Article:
Guest blog by Sophie Goulter, a GPP ambassador from New Zealand.
A wise lady once told me I don’t have the power to change the world. She followed this by stating that, actually, I have the power to change many people’s worlds. While this woman may have been trying to protect her younger sister from the frustration and challenges which accompany jobs in the aid and development sector, I believe she was incorrect. Perhaps she was not wrong in declaring that one girl from a small town in New Zealand couldn’t right all of the injustices in the world. However, by suggesting that I may change many lives for the better offers evidence that I am changing the world, but only if everyone participates. For all it takes is everyone to change one person’s world.
Confirmation that change is taking place is everywhere, just look at the young adults standing up in New Zealand. Organisations such as P3, Generation Zero, United Nations Youth, Regeneration and our very own Global Poverty Project are making waves in the national community. We are the generation to increase awareness and education on issues which may not be at the forefront of every Kiwi’s mind. The fact that Wellington may now proudly declare itself to be a Fairtrade City is result of the actions of our like-minded peers. Furthermore, food for motivating thought, if this atmosphere of change is bubbling in this little capital, what is taking place out in the rest of the world at the international level?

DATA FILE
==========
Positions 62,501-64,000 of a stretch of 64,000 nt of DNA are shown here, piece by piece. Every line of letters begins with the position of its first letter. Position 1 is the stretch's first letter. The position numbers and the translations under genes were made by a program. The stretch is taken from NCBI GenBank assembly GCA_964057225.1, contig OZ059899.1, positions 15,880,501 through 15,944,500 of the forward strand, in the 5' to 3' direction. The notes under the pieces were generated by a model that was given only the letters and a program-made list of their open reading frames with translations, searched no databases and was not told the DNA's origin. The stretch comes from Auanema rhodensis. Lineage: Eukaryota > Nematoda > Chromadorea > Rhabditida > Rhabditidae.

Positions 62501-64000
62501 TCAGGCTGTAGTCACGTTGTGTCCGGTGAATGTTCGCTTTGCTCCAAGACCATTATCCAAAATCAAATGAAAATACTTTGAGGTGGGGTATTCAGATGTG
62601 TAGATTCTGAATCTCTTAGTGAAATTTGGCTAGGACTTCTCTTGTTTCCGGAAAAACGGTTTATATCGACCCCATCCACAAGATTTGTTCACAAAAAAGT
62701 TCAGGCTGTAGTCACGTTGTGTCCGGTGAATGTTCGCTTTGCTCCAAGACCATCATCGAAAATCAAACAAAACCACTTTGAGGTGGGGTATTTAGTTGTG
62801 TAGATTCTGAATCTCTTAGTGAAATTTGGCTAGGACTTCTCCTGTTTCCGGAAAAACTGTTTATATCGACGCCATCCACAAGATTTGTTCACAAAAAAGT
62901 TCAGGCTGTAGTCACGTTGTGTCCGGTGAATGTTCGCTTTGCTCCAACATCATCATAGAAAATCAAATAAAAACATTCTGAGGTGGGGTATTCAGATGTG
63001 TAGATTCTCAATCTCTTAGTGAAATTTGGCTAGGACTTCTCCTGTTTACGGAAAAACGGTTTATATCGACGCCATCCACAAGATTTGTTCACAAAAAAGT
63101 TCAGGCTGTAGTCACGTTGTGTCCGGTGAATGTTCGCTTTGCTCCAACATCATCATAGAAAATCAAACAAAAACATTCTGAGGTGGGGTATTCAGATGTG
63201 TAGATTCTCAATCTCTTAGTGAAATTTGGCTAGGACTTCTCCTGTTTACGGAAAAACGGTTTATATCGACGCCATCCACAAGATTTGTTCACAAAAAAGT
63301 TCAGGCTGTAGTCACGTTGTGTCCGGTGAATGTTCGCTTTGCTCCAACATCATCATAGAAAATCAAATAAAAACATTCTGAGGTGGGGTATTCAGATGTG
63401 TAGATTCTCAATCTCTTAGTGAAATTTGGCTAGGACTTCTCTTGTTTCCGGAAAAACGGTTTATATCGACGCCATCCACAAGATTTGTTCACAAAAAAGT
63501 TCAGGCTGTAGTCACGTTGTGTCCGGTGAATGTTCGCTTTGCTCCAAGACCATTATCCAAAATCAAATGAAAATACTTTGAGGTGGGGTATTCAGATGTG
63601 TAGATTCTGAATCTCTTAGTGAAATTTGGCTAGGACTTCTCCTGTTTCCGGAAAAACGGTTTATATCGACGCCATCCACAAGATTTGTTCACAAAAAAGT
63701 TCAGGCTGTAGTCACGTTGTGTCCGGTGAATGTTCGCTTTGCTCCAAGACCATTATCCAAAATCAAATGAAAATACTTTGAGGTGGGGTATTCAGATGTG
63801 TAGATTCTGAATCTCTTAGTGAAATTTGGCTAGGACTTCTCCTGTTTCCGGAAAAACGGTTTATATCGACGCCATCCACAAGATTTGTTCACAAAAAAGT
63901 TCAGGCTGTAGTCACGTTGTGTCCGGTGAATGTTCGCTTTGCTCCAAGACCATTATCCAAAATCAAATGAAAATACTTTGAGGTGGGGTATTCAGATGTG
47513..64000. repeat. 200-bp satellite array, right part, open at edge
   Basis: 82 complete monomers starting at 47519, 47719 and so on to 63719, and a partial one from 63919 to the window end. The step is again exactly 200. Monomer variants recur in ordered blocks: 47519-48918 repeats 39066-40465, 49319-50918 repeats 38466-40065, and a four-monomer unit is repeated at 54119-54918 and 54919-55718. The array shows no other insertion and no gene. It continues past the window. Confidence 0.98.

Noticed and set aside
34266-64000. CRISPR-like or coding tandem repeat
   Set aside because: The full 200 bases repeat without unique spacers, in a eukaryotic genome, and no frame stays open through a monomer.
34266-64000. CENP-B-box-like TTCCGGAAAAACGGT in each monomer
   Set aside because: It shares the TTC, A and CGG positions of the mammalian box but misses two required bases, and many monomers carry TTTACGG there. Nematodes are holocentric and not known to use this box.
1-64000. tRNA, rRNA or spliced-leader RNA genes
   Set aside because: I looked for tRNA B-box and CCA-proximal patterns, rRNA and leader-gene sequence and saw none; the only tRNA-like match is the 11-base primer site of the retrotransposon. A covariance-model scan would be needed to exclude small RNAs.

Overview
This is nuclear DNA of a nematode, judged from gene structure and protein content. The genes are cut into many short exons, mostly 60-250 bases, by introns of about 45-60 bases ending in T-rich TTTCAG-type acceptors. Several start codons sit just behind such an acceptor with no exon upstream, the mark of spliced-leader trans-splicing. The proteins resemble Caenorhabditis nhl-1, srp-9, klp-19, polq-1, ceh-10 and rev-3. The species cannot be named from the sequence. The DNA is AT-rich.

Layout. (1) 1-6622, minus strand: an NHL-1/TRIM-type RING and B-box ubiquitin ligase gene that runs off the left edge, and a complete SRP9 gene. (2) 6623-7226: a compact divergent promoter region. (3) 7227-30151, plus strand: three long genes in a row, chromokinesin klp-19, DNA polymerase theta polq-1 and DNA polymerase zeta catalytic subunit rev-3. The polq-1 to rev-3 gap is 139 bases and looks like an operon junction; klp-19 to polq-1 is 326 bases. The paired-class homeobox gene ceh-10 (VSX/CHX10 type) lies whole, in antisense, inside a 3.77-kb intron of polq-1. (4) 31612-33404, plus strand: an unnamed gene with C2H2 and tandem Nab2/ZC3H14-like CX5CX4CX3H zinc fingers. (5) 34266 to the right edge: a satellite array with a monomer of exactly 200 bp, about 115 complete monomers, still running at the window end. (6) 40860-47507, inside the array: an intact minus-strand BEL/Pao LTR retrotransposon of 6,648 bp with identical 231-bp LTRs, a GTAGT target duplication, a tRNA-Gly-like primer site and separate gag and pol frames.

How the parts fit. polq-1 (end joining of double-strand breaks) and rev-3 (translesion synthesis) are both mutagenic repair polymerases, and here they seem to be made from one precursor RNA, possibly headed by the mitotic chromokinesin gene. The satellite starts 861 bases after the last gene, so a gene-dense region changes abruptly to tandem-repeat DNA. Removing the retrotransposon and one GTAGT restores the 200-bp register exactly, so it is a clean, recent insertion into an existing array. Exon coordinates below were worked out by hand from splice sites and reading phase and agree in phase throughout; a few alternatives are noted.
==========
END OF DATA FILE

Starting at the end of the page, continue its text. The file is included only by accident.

A central theme of the Global Poverty Project philosophy is to advocate that initiating change is accessible. For those on a lowly student budget who can’t donate significant amounts of money this fact is rather reassuring. This last month I challenged myself to create a way to instigate conversation concerning the eradication of poverty on a daily basis. And what was the result you query?
A simple, recycled, up-loved, organic cotton tote. Emblazoned on this bag is a small but significant number, 1.4. By utilising this means of subtle guerrillmarketing I effectively provoke the curiosity of those I encounter who wish to know the meaning behind 1.4. On a day-to-day basis, I estimate to be in contact with one hundred people at the minimum. A day at university would likely increase this quantity to a few hundred. Therefore, this bag holds great potential for initiating informative conversation in everyday life, all with relative ease. Perhaps even more importantly, my bag serves a firm reminder of how fortunate I am and how I am morally bound to enact the change I wish to see
My challenge to you? Find your unique way to create change.